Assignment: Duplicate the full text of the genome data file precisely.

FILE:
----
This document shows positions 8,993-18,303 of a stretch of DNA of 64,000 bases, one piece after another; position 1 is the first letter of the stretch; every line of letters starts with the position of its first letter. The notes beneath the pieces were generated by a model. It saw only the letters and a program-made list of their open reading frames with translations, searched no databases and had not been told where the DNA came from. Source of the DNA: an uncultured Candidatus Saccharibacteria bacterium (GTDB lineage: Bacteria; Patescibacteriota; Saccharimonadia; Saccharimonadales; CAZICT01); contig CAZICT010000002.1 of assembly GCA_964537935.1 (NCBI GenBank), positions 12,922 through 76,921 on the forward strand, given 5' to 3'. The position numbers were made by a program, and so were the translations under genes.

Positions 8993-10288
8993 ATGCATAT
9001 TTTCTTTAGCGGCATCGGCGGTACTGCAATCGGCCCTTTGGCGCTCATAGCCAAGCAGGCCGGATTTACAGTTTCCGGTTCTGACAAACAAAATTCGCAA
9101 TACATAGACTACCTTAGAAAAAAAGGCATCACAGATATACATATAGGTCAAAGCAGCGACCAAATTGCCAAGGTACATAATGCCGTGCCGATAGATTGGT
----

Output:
This document shows positions 8,993-18,303 of a stretch of DNA of 64,000 bases, one piece after another; position 1 is the first letter of the stretch; every line of letters starts with the position of its first letter. The notes beneath the pieces were generated by a model. It saw only the letters and a program-made list of their open reading frames with translations, searched no databases and had not been told where the DNA came from. Source of the DNA: an uncultured Candidatus Saccharibacteria bacterium (GTDB lineage: Bacteria; Patescibacteriota; Saccharimonadia; Saccharimonadales; CAZICT01); contig CAZICT010000002.1 of assembly GCA_964537935.1 (NCBI GenBank), positions 12,922 through 76,921 on the forward strand, given 5' to 3'. The position numbers were made by a program, and so were the translations under genes.

Positions 8993-10288
8993 ATGCATAT
9001 TTTCTTTAGCGGCATCGGCGGTACTGCAATCGGCCCTTTGGCGCTCATAGCCAAGCAGGCCGGATTTACAGTTTCCGGTTCTGACAAACAAAATTCGCAA
9101 TACATAGACTACCTTAGAAAAAAAGGCATCACAGATATACATATAGGTCAAAGCAGCGACCAAATTGCCAAGGTACATAATGCCGTGCCGATAGATTGGT